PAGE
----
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Air strikes by a coalition of Arab nations on Saada city in Yemen are in breach of international law, despite calls for civilians to leave the area, the UN Humanitarian Coordinator for Yemen said.

"The indiscriminate bombing of populated areas, with or without prior warning, is in contravention of international humanitarian law," Johannes van der Klaauw said in a statement on Saturday.

"Many civilians are effectively trapped in Saada as they are unable to access transport because of the fuel shortage. The targeting of an entire governorate will put countless civilians at risk," van der Klaauw said.

The coalition said on Saturday it had hit Yemen with 130 air strikes over the previous 24 hours.

The coalition had called on civilians to evacuate Saada, the city in northern Yemen where support for Houthi rebels is strongest, before the bombing but it was unclear how they could leave.

A coalition spokesman said the latest wave of aerial bombing, on about 100 locations, was in response to the shelling of Saudi border areas by Houthi forces this week.

Houthi leadership targeted

The air strikes targeted bases of Houthi leaders across Saada and Hajja provinces, said Brigadier General Ahmed Asseri, as well as hitting tanks and other military vehicles.

Missiles also pounded rebel chief Abdul Malik al-Houthi's hometown of Marran, and nearby Baqim, Al-Masirah television reported.

Al Jazeera's Mohamed Vall, reporting from Riyadh, said the coalition's targeting of individual Houthi leaders was "a new tactic".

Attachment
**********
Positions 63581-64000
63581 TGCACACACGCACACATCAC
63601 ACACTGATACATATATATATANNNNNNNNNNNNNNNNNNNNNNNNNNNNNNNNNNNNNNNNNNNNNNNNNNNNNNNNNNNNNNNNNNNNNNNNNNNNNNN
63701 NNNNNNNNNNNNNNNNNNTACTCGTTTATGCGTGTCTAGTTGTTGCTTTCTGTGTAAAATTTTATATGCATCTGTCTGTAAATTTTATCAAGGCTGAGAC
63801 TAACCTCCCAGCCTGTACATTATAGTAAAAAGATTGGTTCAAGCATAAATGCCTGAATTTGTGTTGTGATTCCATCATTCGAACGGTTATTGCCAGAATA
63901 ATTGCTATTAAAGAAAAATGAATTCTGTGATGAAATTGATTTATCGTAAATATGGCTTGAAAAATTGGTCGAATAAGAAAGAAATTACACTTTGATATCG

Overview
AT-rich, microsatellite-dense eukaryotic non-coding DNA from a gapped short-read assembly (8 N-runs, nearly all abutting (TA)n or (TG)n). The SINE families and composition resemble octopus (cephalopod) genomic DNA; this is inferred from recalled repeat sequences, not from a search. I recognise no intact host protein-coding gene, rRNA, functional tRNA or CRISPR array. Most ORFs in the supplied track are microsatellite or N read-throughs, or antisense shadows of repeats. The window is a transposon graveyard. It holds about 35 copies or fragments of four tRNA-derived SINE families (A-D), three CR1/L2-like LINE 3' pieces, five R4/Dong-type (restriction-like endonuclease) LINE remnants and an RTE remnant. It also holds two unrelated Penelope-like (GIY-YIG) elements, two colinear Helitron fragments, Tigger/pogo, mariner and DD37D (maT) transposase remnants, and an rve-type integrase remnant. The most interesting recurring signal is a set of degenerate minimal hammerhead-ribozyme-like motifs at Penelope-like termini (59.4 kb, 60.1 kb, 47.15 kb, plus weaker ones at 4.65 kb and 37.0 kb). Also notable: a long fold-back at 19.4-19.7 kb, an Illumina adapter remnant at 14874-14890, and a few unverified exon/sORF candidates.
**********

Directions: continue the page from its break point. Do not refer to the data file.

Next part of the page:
"They even stated previously they were after the organisation, not the individuals," Vall said. "They want to tell the Houthis that now there are no targets that are off the table."

Other strikes targeted Sanaa airport's runway, a Yemeni official there said, and Houthi targets in the al-Sadda district of Ibb in central Yemen, residents there said.

In the southern port city of Aden, clashes continued on Friday and Saturday in the central Crater, Khor Maksar and Mualla districts as the Houthis and forces loyal to former president Ali Abdullah Saleh shelled local militias trying to oust them from the city.

However, the Houthis were pushed back from parts of Dar al-Saad in the city's north into Lahj Province, local militias said, and faced fighting in al-Dhala Province.

In Shabwa province, east of Aden, four men including a suspected al-Qaeda leader were killed in a drone strike, local officials said.

Fears of a proxy war

The Saudis and nine other Arab countries, backed by the United States, Britain and France, began airstrikes in March after Houthi rebels captured Sanaa and forced President Abd-Rabbu Mansour Hadi to flee.

The Houthis are mainly drawn from the Zaydi sect of Shia Islam that predominates in Yemen's northern highlands. The armed group, believed to be aided by forces loyal to former president Saleh, made string of military gains over the past year, emerging as a major political force in Yemen.

Riyadh fears the Houthis will act as a proxy for their main regional rival, Shia Iran, to undermine Saudi security. Iran has denied it is funding, arming or training the Houthis.

 

Source: Al Jazeera and agencies